This post is a summary of some of the best resources I've found for explaining how to test golang applications.
The first section of the article is a list of resources and what I learned from each one.
The second section is a high level summary of suggestions, as well as some techniques I've used to fill in gaps not directly addressed by other articles or talks.
I conclude with a few packages that may make life easier.
See: Slides | Video
This slidedeck is a great starting point for learning about testing. It provides a broad overview pretty quickly.
- Use table driven tests
- Makes adding new test cases very easy.
- There is even a tool to create these for you: gotests (I haven't tried this yet)
- Use features of the
- logging, skipping, parallelizing
- Use the built in coverage tool to guide addition of new tests
- Try out the race detection tools as part of your testing process. Just run tests with
- Use go's concurrency primitives (locks, channels, waitgroups) to make concurrent tests more robust. Avoid
- Use static analysis.
- If you have a complex package, use the fact that go lets
_test files access unexported package details to test implementation.
- If you want to enforce testing only the interface, you can use the package name
<package>_test for your test files.
- Then they will only be able to access exported methods in the package under test.
- Avoid mocking and faking, and write good broad interfaces instead.
This slidedeck from one of the founders of Hashicorp (the maker of great tools like Vagrant, Packer, Consul, and Terraform) has mostly simple suggestions, with a few neat ideas.
- Use test fixtures, taking advantage of the fact that
pwd is set for you when running tests.
- Use flags to generate output files used to compare to expected output in tests.
- Check these into version control so that any changes can be 'human checked'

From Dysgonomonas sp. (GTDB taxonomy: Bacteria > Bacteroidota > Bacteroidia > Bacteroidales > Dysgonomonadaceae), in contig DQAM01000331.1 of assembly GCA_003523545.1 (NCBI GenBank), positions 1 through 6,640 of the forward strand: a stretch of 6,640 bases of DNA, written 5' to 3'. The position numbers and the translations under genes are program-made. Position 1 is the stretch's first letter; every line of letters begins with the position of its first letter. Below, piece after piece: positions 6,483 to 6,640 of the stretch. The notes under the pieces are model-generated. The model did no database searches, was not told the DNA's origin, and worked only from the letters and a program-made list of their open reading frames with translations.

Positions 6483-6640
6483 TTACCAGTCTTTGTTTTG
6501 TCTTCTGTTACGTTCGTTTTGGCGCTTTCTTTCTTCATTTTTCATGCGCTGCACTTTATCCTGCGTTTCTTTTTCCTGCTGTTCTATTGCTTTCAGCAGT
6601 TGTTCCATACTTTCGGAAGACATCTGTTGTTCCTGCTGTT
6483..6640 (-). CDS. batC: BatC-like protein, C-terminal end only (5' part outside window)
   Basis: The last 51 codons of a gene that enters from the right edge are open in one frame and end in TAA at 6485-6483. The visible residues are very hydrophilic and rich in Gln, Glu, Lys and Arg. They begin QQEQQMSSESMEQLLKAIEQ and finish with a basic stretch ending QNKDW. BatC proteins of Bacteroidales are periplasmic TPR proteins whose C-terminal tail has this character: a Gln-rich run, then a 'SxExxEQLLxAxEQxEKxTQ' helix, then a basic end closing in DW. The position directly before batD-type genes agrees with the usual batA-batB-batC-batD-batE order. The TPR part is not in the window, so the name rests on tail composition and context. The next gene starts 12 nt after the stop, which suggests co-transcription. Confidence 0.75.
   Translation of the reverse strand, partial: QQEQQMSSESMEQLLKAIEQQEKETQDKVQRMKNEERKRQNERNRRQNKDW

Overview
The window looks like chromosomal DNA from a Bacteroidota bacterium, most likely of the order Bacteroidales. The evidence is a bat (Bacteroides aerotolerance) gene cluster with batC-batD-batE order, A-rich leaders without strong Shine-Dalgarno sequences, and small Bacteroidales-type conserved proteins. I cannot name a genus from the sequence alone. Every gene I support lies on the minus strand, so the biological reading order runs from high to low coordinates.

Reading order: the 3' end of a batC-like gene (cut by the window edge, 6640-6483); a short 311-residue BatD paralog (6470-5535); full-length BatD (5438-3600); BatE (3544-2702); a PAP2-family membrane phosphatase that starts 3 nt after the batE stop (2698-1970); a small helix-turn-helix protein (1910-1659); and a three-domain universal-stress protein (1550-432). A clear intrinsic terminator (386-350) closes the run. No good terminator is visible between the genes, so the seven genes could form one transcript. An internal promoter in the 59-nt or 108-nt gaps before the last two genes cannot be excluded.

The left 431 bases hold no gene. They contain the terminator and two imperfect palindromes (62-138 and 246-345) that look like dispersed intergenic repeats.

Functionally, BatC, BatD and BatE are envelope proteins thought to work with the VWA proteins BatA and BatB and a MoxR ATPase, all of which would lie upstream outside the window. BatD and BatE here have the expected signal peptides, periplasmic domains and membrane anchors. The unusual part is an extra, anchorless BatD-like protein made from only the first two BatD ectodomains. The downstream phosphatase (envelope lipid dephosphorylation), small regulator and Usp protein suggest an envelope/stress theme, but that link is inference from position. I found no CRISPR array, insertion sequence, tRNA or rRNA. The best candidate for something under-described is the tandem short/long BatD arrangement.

- Write test helpers that accept a
*testing.T object and fail
- Don't bother returning errors.
- Don't mock networking. Just use network connections directly.
- Don't mock subprocesses. Just run them.
- If you need to fake it, make a simpler version of the subprocess (a different
cmd.Exec object) and execute that.
- Try not to test internal api unless implementation is very complex.
- This ensures you are testing interface and not implementation.
go test is awesome. Avoid frameworks that don't use it.
- When testing time related code, use a time multiplier instead of "fake time".
- Avoid the built in parallel tests feature. Makes tests less reproducable.
- Instead, run multiple processes yourself if you want to test for concurrency bugs.
Writing testable code
- Parameterize methods and objects.
- Even things that are always the same value in practice could benefit from flexibility when testing.
- Minimize global state. This is very hard to test.
- Getting the scope and size of packages right takes time. Huge and very small packages are not good.
This article has some good suggestions on testing large complex applications with a lot of dependencies.
- docker is great for testing things like databases, queues, connections to other complex systems, etc.
- use flags to limit what is included in tests
- to avoid running long test cases all the time
- NOTE: Others recommend build tags as an alternate solution.
- account for multiple platforms (windows, osx vs linux) using docker-machine
The package dockertest formalizes a lot of these ideas.
This article from an engineer at SoundCloud has a lot of great suggestions. Testing and validation is just 1 part.